Of course, busyness and boredom are subjective. Some people love cleaning, while others consider it a form of torture and avoid it at all costs. Having nothing to do can feel decadent or dissatisfying. Boredom comes when you believe you have too few quality things to focus on.

Busyness brings with it a belief there are good things to do but you don’t have time for them.

The answer to both problems revolves around finding high-quality activities to immerse yourself in. Your objective is to achieve a state of flow. This term describes times when you’re completely absorbed in a task.

This state was first identified and researched by positive psychologist Mihaly Csikszentmihalyi. I recommend his book Flow, if this is something you’re interested in learning more about.

To achieve flow, your activity needs to be challenging yet doable. Things that are too difficult or too easy won’t provide the opportunity you’re looking for.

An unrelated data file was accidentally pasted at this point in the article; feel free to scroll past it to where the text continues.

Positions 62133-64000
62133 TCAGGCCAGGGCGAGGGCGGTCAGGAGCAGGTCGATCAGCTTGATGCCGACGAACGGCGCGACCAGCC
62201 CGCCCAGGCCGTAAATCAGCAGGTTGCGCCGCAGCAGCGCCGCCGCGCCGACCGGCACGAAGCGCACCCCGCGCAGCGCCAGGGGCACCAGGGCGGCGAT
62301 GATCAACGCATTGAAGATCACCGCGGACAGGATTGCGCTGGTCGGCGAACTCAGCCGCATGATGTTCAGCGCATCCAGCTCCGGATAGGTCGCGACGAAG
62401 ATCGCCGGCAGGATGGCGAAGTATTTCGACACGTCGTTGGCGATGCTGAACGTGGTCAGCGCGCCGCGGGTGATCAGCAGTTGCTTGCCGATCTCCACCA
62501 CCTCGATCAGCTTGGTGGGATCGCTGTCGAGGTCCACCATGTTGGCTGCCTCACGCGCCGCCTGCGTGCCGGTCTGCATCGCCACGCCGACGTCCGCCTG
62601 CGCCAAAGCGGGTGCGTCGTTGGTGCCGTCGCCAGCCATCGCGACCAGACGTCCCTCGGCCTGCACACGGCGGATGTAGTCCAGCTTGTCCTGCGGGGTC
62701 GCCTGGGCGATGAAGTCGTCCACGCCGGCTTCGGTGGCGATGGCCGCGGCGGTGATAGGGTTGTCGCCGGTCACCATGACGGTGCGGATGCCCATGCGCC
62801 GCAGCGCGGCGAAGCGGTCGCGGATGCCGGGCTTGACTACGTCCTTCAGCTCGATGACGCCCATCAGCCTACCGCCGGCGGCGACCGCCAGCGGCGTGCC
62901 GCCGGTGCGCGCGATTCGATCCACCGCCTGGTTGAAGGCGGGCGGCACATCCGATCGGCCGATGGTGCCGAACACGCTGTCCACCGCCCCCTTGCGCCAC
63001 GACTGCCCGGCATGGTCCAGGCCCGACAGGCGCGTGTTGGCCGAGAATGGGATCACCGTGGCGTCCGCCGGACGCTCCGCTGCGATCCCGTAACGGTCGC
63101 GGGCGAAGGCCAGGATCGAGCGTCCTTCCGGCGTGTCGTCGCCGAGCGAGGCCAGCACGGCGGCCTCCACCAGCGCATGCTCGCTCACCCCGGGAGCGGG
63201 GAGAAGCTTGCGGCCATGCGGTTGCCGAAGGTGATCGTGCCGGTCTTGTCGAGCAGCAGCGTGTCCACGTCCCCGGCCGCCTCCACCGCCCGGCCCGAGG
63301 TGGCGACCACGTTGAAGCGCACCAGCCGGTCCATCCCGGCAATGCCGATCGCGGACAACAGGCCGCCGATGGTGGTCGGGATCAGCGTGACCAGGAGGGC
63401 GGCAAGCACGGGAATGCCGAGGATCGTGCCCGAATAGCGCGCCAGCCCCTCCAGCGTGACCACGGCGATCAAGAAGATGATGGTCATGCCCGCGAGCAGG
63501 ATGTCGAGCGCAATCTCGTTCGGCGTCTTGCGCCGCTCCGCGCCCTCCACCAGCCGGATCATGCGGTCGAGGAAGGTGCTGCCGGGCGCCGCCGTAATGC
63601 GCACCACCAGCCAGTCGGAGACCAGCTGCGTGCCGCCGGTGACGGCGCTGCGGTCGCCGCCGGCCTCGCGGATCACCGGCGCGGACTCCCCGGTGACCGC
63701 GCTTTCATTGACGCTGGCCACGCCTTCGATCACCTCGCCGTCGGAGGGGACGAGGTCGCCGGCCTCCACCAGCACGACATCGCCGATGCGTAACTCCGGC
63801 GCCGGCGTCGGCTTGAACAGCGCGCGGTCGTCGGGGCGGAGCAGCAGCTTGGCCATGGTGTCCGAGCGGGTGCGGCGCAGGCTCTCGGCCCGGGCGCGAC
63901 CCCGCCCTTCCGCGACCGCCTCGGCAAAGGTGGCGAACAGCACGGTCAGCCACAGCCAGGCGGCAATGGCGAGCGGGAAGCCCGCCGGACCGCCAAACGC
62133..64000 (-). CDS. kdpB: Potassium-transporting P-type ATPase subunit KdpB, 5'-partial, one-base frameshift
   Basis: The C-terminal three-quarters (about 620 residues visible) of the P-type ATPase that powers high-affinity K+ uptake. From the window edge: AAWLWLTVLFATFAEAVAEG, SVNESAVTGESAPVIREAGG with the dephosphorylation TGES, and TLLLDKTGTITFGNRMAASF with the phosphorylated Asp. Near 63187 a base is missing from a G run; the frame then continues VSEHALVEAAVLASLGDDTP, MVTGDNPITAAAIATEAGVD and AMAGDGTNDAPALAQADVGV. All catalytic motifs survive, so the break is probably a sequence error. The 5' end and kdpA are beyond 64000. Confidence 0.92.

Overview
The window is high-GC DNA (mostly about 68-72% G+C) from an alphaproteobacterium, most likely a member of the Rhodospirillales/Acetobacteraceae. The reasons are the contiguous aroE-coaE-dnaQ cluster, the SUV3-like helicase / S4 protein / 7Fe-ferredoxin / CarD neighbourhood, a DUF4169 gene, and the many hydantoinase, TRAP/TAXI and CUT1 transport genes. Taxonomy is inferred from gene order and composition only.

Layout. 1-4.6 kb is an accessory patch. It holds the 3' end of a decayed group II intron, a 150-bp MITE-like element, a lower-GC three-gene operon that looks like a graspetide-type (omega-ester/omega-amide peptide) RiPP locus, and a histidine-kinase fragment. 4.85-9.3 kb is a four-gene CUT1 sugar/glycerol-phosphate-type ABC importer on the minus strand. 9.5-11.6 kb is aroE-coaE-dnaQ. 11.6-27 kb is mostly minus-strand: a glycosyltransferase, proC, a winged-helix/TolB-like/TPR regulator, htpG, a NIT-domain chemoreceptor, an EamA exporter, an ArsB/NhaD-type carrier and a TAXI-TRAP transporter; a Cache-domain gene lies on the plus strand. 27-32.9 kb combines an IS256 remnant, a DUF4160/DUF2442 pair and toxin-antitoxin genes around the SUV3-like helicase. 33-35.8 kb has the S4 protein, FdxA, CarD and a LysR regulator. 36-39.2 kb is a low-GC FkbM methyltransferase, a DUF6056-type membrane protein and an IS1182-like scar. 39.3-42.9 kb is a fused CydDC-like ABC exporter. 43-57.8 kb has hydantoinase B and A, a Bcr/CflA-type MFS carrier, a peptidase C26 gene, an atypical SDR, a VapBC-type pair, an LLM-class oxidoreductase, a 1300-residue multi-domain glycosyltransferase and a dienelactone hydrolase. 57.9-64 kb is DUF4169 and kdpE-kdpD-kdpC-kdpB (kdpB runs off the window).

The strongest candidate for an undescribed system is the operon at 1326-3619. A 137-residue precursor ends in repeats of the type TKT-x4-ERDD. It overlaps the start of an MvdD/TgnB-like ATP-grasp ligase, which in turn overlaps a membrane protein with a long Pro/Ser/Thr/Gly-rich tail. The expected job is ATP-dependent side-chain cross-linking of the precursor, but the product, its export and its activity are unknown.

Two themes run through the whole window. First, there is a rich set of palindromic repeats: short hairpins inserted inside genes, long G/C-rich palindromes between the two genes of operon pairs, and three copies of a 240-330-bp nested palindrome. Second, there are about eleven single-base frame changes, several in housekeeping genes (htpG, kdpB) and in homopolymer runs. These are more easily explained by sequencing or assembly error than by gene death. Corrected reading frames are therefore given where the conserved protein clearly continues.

With the right mindset and a little creativity, you can find flow in almost any activity. Try listening to an interesting audio book while vacuuming or dusting or challenge yourself to get your entire house cleaned within a certain time limit.

If busyness is your constant companion, focus on the high-quality activities on your list first. This will soothe your belief that you don’t have time for the good stuff. It’s also likely to give you perspective on some of the optional activities that you keep telling yourself are vital.

It doesn’t matter how much personal development you’ve done, there’s always more growing to do. I believe in being proactive and choosing the life I want to live, but that didn’t make it any easier to banish my feelings of dissatisfaction.

I’d be lying if I said they’d disappeared completely, even now. I had to go back to basics and figure out how to increase my feelings of wellbeing. Don’t judge yourself when this happens.

I consider myself to be pretty knowledgeable and experienced when it comes to practicing happiness, and yet I struggled.

Choosing happiness involves having tools to help when life dips into unexpected ruts. Knowing what activities provide you with a sense of flow is a device that had fallen to the bottom of my toolbox and got lost. It’s now been reestablished.